Several years ago, a group of USDA Agricultural Research Service (ARS) scientists saw great potential for apps in agriculture. Their foresight led them to develop “LandPKS,” an app that allows users anywhere in the world to access, collect, store, interpret and, if they wish, share soil, vegetation cover, and management data via a smart phone or tablet. The goal of LandPKS is to provide global access to knowledge for sustainable land management.
Short for Land-Potential Knowledge System, LandPKS has four input modules that can be used individually or together to customize the app to the user's needs:
Using GPS for pinpoint location, LandPKS allows access to vast amounts of existing, open-source data on soil, ecology, climate, and more. Much of the U.S. data is from ARS and USDA's Natural Resources Conservation Service (NRCS), and each time users input data on their own soils, the app's soil identification accuracy improves. Herrick pointed out that users have the option to keep their information private if desired. So, what can it do?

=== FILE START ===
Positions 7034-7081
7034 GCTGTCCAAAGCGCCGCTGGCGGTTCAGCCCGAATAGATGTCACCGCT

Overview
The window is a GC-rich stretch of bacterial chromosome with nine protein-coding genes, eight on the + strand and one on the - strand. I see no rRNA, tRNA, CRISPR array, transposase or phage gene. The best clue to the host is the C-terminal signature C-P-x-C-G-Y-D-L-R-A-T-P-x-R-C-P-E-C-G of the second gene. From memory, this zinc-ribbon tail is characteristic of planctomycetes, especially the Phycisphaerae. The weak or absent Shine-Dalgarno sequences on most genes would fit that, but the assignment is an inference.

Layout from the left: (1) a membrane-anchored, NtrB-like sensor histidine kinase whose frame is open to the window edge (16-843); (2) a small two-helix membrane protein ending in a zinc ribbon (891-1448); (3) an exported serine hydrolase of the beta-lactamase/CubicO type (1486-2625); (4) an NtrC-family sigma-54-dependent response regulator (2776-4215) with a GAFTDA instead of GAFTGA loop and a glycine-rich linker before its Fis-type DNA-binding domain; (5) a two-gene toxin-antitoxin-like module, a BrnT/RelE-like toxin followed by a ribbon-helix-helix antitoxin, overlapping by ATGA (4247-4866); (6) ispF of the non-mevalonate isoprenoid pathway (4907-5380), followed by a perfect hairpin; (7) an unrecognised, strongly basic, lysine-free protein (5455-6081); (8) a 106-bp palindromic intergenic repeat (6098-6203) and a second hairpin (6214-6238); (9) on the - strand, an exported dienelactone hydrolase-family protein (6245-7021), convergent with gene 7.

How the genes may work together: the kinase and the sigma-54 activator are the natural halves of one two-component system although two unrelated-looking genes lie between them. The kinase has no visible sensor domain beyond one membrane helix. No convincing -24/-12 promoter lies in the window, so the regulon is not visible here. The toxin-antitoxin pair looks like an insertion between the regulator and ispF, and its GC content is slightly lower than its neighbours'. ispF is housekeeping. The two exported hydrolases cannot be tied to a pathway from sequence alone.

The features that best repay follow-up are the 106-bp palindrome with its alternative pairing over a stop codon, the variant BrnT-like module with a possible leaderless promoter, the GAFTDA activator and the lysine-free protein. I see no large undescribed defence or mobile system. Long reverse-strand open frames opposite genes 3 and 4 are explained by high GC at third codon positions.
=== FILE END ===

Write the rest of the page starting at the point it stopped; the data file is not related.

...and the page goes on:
help users discover the value and potential of their land based on its characteristics
allow access to soil information from anywhere
accurately identify soil type
help users track planting and harvest dates and management efforts
Researchers evaluate the LandPKS mobile app for vegetation monitoring at the USDA-ARS Jornada Experimental Range. (Shawn Salley, D4424-1)LandPKS is not just for farmers and ranchers; anyone can use it. It's a handy tool for gardeners, who can use it to help determine the soil type of their garden. Teachers are also using a curriculum unit based on the app that aligns with Next Generation Science Standards used by many states by promoting an understanding of how soils and topography determine the land's potential to support crop production.